Profile: José Bové The rural rebel
José Bové has used his fluent English, media-savviness and understanding of French concerns to become a household name
A rural activist with a global focus, José Bové has used his fluent English, media-savviness and understanding of French concerns to become a household name and a leading environmental and anti-globalisation campaigner
With his droopy moustache, pipe and practical country clothing, José Bové is an unlikely celebrity. A former sheep farmer, tireless environmental activist and anti-globalisation campaigner, he was catapulted into the spotlight in 1999 for ransacking a McDonalds restaurant and is well-known for his fight against genetically modified crops. He caught even more attention when he ran for president in 2007 and today he is a European MP and remains in the news – most recently for suggesting that wolves, a protected species in France, should be shot.
Articulate and charismatic, Bové is a fluent English-speaker who understands how best to work with the media. He has successfully tapped into a number of French fears – such as challenges to cultural identity, culinary tradition and the importance of local produce.
AFP described him once as “an instantly recognisable figure, with his extravagant moustache and pipe-smoking habit, popping up wherever there is an ecological axe to grind”. One French journalist who has worked closely with him, Jean Quatremer, says: “There’s this Asterix the Gaul side to him, with the moustache – the man whose actions really grab the media’s attention. He has used this caricature. People like someone they can identify with, who is really simple, not complicated.” Born in Talence, near Bordeaux, Bové spent some of his early childhood years in California, where both of his parents had moved to work in biochemistry research at Berkeley university.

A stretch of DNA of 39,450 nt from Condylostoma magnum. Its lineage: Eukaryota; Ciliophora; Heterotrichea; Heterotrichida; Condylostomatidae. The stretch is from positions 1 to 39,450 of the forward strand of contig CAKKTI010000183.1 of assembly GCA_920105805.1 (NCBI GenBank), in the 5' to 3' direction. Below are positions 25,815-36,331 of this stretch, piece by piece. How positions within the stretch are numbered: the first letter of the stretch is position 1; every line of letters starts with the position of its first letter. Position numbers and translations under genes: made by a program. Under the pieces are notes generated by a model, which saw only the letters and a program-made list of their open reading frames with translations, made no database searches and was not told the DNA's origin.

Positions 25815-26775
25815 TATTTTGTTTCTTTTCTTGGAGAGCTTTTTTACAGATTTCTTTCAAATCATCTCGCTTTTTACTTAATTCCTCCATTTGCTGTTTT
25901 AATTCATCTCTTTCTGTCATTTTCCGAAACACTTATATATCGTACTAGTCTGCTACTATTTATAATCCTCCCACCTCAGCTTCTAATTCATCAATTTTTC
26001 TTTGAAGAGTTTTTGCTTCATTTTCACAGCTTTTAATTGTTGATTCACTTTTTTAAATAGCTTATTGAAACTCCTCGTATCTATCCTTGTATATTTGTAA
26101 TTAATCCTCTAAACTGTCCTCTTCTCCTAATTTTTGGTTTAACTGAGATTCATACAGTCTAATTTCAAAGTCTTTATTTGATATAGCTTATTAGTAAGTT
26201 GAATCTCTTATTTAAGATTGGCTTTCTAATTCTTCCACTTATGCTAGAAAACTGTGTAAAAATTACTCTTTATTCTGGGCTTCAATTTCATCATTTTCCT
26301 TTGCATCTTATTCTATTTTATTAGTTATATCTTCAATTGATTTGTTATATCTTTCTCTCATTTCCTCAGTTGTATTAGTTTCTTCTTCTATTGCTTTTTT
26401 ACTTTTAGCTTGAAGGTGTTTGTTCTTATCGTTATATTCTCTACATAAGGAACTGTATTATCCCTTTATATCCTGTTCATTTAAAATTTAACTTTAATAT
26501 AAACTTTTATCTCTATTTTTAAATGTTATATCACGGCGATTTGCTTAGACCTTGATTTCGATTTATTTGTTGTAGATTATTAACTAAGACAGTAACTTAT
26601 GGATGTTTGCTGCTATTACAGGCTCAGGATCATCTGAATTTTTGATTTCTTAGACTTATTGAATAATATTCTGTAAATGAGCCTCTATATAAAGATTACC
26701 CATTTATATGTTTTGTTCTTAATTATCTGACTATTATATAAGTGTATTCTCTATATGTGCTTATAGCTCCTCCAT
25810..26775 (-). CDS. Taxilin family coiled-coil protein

Back in France, aged six, he attended a bilingual primary school in Paris. He was not involved in the May 1968 riots, but said in an interview: “Of course I was affected by what was going on. I didn’t do much [activism as a teenager], apart from an occupation of the school football pitch. When I was 17 I got involved in the struggle against military service – for the rights of conscientious objectors.”
He spent a year at university in Bordeaux but dropped out to concentrate on activism and the work with conscientious objector associations. It was doing this work that he became aware of a struggle by sheep farmers on the Larzac plateau in the Aveyron, who were protesting against government plans for a six-fold increase in the size of the military training base there, displacing 500 farms and 15,000 sheep.
Bové and his wife Alice loved the area and decided to move there in 1975. He became a sheep farmer and helped to co-ordinate the peaceful protest, including overseeing the building of an illegal barn right in the middle of the land that was earmarked to be expropriated. The protests intensified until the new Mitterrand government backed down in 1981.
Bové says of the Larzac battle: “We won because we were able to rally people through media images and symbolic protests. We galvanised popular feeling around the issue. If you don’t find a way to reach people, you can be as right as you want about something, but you’re not going to change anything.”